News & Media


Injury scuttles Pastrana's Nationwide debut

July 29, 2011, David Caraviello, NASCAR.com

INDIANAPOLIS -- It was a plan too good to turn down: Have Travis Pastrana make his NASCAR national-series debut in Indianapolis during one of the sport's biggest weekends, just days after wowing the X Games with another daredevil trick.

Gravity, though, had other ideas. Pastrana's first Nationwide Series race is now on hold after the extreme sports star broke his right foot and ankle in a crash during the X Games on Thursday night in Los Angeles, the driver's Pastrana-Waltrip Racing team has confirmed. Pastrana's No. 99 car was withdrawn from Saturday night's event at Lucas Oil Raceway, and the transporter headed back to the shop in North Carolina.

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Pastrana will now need surgery to repair the damage, which came during his second attempt at landing a 720-degree rotation on his motorcycle -- a trick he called "the toilet paper roll." Team co-owner Michael Waltrip hopes his partner will be recovered in time to debut at Richmond, the second of what had been seven scheduled Nationwide Series attempts this season.

"We knew there was a risk, but when you say the name Travis Pastrana, what's the first thing you think? Risk," Waltrip said Friday at Indianapolis Motor Speedway. "That's how he lives. It was a chance to do something that was going to be so beneficial for our sponsor ... and for the sport. To have so many people tuned in to what Travis was doing, coming from the X Games to NASCAR, and all the eyeballs that was going to cast upon our sport, it was too good to pass up. Now, we understood he might get hurt. Now, I want to tell you, I'm na ve. When I think of Travis Pastrana, I think of Superman, and I just assumed it would all be OK."

After Pastrana crashed hard on his second attempt to land the double-rotation trick in the Moto X competition, it quickly became clear all wasn't OK. Pastrana pounded the dirt-covered floor of the Staples Center with his fist, and had to be helped from the arena. X-rays taken soon afterward confirmed the damage. The injury was a clear disappointment to an industry that had anticipated the national-series debut of the crossover star, who is an 11-time X Games gold medalist as well as an accomplished rally racer and motorcyclist.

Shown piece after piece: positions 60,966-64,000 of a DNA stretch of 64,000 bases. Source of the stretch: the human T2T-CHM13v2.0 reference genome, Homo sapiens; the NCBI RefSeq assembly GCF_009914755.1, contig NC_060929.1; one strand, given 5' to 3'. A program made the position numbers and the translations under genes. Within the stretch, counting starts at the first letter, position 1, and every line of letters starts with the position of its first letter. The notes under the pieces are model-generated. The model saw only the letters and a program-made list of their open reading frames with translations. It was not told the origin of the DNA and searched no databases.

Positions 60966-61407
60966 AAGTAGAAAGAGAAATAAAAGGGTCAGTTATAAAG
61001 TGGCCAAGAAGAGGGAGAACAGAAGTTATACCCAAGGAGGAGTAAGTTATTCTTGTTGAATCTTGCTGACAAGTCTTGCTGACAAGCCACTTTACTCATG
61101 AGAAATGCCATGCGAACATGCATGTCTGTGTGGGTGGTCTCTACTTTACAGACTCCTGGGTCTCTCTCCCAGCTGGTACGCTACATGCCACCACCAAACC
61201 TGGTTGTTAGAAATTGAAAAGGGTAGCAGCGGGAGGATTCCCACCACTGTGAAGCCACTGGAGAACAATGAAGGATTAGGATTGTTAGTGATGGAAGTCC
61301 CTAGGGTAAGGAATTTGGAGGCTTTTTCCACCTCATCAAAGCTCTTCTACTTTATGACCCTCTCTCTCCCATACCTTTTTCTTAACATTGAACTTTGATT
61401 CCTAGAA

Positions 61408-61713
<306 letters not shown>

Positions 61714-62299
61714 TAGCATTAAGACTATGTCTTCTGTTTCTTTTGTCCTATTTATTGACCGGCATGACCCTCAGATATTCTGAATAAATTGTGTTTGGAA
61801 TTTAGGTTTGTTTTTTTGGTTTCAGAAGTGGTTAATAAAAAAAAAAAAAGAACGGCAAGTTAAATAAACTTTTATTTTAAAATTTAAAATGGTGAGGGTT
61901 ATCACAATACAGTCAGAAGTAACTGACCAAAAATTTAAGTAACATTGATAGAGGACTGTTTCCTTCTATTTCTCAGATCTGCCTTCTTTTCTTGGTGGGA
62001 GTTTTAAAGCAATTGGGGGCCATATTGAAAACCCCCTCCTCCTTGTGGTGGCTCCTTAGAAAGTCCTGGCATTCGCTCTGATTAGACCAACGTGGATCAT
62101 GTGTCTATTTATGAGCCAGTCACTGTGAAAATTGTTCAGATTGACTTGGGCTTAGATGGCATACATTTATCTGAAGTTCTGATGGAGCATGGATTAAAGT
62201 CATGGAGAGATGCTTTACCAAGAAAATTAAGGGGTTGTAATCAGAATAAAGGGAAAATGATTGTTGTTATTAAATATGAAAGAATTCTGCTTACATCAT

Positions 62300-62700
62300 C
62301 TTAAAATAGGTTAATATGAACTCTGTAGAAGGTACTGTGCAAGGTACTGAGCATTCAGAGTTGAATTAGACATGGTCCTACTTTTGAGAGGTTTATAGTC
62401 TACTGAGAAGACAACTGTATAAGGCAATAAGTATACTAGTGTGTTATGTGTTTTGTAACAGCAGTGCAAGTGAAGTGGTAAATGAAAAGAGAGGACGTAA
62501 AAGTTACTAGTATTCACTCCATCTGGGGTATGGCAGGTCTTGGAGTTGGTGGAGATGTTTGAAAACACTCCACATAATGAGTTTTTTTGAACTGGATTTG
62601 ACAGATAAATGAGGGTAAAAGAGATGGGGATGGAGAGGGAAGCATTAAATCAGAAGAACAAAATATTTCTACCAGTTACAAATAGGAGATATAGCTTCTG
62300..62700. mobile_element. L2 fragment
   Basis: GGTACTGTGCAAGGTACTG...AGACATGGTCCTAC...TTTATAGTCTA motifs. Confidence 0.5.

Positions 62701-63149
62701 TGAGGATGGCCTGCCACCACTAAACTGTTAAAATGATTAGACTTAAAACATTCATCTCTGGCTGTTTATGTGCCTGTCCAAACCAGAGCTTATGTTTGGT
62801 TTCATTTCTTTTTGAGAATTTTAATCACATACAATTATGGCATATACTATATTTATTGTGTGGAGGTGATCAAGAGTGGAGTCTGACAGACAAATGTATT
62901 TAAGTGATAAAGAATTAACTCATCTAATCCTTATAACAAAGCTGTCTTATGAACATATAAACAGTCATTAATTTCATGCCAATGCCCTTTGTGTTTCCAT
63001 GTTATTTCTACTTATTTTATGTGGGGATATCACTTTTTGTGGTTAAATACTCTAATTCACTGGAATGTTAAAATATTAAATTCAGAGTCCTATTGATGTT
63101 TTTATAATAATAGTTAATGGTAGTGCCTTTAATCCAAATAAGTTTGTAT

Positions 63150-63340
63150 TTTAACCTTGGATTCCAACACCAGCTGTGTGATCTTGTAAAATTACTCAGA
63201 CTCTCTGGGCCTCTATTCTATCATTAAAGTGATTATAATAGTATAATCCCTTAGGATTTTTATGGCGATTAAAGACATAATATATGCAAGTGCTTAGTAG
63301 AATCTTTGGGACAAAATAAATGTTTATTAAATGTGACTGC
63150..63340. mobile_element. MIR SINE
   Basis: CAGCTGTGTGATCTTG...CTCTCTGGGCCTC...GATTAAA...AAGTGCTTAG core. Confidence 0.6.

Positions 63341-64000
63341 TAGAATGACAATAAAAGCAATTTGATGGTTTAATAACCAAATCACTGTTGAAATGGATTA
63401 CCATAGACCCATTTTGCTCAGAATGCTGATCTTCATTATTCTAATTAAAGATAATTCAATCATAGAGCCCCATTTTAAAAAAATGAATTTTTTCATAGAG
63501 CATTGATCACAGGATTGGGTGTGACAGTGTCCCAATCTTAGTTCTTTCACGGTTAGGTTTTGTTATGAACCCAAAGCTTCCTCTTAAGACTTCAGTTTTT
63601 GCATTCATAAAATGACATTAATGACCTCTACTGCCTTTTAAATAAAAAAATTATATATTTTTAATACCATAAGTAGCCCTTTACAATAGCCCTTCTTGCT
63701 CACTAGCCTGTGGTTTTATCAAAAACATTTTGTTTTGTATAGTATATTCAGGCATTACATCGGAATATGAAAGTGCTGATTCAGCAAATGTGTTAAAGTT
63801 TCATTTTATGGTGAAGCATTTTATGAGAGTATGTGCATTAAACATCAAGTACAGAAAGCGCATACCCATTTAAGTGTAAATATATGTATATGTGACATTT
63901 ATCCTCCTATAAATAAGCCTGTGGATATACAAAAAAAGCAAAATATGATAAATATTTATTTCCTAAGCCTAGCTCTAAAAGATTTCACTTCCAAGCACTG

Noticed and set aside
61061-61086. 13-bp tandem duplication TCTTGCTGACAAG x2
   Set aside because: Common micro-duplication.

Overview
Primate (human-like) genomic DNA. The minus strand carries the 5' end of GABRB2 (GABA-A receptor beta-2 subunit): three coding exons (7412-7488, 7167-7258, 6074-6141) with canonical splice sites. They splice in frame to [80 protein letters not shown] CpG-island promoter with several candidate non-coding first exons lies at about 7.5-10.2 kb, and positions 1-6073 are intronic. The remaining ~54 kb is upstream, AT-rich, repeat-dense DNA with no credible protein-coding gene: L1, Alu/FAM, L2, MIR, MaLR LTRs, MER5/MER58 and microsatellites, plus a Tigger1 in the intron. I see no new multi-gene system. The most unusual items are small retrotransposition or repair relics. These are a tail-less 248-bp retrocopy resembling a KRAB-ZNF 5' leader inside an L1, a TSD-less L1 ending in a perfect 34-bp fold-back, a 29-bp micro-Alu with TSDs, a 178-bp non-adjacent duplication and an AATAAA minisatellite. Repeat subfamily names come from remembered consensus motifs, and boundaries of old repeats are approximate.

"With Pastrana, the whole reason people are interested is because he does that sort of thing," said Kenny Francis, crew chief at Red Bull Racing, a team that has a little experience with daredevil activities. "He's a good athlete, and he gets out on the edge. You get out on the edge, you're going to fall sometimes and get hurt. It's unfortunate that's probably going to delay his NASCAR debut ... but at the same time, that's what makes him interesting."

Pastrana is no stranger to injuries; he's broken numerous bones, suffered multiple concussions, and has had surgery more than a dozen times on his knees alone. The event in which he was hurt Thursday is an ESPN-created extreme sports festival. "It's not a surprise to me he was going to try something very difficult," said Rich Feinberg, vice president for motorsports at the network. "That's who he is and why I think he has the respect of so many fans. With that comes risk for the rest of the weekend."

And the alteration of carefully laid plans. Waltrip said he received an email Thursday night from Pastrana in which the driver said he was "devastated," but also committed to eventually putting the injuries behind him and moving forward in his NASCAR career. Pastrana had competed in a handful of lower-level races to get ready for Saturday night's planned Nationwide debut, including four starts on NASCAR's K&N Pro Series and one late model event at Lucas Oil Raceway.

"He was prepared," Waltrip said. "He just couldn't quite land the jump."

Pastrana knew going into Thursday night that his X Games trick would be difficult.

"In four years of doing this, you would think I would have enough talent or enough intelligence to either quit or to have it dialed [in]," Pastrana said in a chat with NASCAR.COM on Tuesday. "Right now, [I'm] about 8 for 10. Eight out of 10 is pretty good, and I'm like, 'That's probably the best odds I'm ever going to get out of this trick.' The problem is if I get No. 9 or 10, I'm probably not making it to Indianapolis."

Waltrip said it was the decision of car sponsor Boost Mobile to pull the No. 99 car for Saturday rather than use another driver. Now he waits on Pastrana to have surgery, and to see if the action-sports star recovers in time to make his next scheduled Nationwide Series attempt at Richmond in September.

"If it isn't Richmond, we'll move it back to when it's appropriate," Waltrip said. "But if you could read this email I got last night ... I wanted to cry, because he was so beat up and down over not his foot being broke, but the fans that were looking so much forward to it, breaking their hearts."